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I have read committed snapshot isolation and allow isolation ON for my database. I'm still receiving a deadlock error. I'm pretty sure I know what is happening...

  1. First transaction gets a sequence number at the beginning of its transaction.
  2. Second one gets a later sequence number at the beginning of its transaction, but after the first transaction has already gotten its (second sequence number is more recent than first).
  3. Second transaction makes it to the update statement first. When it checks the row versioning it sees the record that precedes both transactions since the first one hasn't reached the update yet. It finds that the row's sequence number is in a committed state and moves on it's merry way.
  4. The first transaction takes it's turn and like the second transaction finds the same committed sequence number because it won't see the second one because it is newer than itself. When it tries to commit it finds that another transaction has already updated records that are trying to be committed and has to roll itself back.

Here is my question: Will this rollback appear as a deadlock in a trace?

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If the error you get is a deadlock error then yes the deadlock graph will be traceable. RE: Your description the table structures and queries would be useful as the description is somewhat ambiguous but anyway sounds like something you can easily test out yourself by BEGIN TRAN in two separate SSMS windows then running the individual statements in the order of your theory. – Martin Smith Mar 12 '13 at 19:55
    
@MartinSmith I can prove that a deadlock is occurring; that is an absolute known. The question is whether my understanding of what is happening is correct or if different logic is causing the deadlock. The query isn't relevant because it happens in multiple different queries in multiple places in the stored procedure when multiple instances of the sproc are run in parallel. I'm just wondering if an update conflict will appear as a deadlock or if it will appear as something different. If it does appear as a deadlock then I have my explanation; if it does not it's back to the drawing board. – Eric J. Price Mar 12 '13 at 20:02

In a comment attached to the original question you said: "I'm just wondering if an update conflict will appear as a deadlock or if it will appear as something different." I actually had exactly these types of concerns when I started looking into using snapshot isolation. Eventually I realized that there is significant difference between READ_COMMITTED_SNAPSHOT and isolation level SNAPSHOT.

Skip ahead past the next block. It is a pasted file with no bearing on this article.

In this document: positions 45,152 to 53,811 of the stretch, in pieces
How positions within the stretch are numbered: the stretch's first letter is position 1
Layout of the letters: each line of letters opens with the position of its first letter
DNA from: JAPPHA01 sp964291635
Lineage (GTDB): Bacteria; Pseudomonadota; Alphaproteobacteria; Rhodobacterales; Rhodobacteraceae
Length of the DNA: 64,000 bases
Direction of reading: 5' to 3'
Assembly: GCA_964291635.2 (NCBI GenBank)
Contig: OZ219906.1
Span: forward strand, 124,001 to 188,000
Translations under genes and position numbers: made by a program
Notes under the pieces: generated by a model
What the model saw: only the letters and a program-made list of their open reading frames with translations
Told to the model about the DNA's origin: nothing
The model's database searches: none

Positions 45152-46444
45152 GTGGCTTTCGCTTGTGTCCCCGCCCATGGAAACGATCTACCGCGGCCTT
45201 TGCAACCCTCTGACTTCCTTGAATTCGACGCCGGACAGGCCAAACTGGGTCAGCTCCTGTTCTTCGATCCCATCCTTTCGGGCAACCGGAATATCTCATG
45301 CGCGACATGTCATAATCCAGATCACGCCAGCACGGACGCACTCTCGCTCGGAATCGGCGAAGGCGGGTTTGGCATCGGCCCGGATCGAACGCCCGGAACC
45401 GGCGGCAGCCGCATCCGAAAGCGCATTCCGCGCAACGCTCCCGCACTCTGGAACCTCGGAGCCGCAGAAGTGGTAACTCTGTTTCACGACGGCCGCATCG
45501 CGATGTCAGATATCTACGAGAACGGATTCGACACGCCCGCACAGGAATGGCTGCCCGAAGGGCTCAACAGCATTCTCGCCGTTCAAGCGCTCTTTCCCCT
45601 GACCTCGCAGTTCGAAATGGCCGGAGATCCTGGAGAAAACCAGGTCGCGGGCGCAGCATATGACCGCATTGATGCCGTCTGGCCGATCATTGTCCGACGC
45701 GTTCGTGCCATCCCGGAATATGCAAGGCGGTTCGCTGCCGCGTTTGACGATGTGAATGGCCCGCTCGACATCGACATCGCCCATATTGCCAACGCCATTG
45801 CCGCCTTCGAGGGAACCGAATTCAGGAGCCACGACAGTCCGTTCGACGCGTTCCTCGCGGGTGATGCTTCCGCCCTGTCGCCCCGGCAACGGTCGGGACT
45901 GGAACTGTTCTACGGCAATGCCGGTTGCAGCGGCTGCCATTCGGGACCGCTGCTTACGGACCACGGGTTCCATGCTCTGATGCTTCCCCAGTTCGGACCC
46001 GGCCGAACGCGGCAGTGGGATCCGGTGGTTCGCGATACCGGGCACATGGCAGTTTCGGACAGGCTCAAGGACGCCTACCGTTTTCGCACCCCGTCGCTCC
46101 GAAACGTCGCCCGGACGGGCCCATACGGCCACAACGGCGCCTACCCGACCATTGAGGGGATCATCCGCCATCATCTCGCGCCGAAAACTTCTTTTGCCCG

The former uses row versioning for reads, but continues to use exclusive locking for writes. So, READ_COMMITTED_SNAPHOT is actually something in between pure pessimistic and pure optimistic concurrency control. Because it uses locks for writing, update conflicts are not possible, but deadlocks are. At least in SQL Server those deadlocks will be reported as deadlocks just as they are with 'normal' pessimistic locking.

The latter (isolation level SNAPSHOT) is pure optimistic concurrency control. Row versioning is used for both reads and writes. Deadlocks are not possible, but update conflicts are. The latter are reported as update conflicts and not as deadlocks.

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To prevent deadlock enable both

ALLOW_SNAPSHOT_ISOLATION and READ_COMMITTED_SNAPSHOT

ALTER DATABASE [BD] SET READ_COMMITTED_SNAPSHOT ON; ALTER DATABASE [BD] SET ALLOW_SNAPSHOT_ISOLATION ON;

here explain the differences http://technet.microsoft.com/en-us/sqlserver/gg545007.aspx

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The snapshot transaction is rolled back, and it receives the following error message:

 Msg 3960, Level 16, State 4, Line 1
 Snapshot isolation transaction aborted due to update conflict. You cannot use snapshot
 isolation to access table 'Test.TestTran' directly or indirectly in database 'TestDatabase' to
 update, delete, or insert the row that has been modified or deleted by another transaction.
 Retry the transaction or change the isolation level for the update/delete statement.
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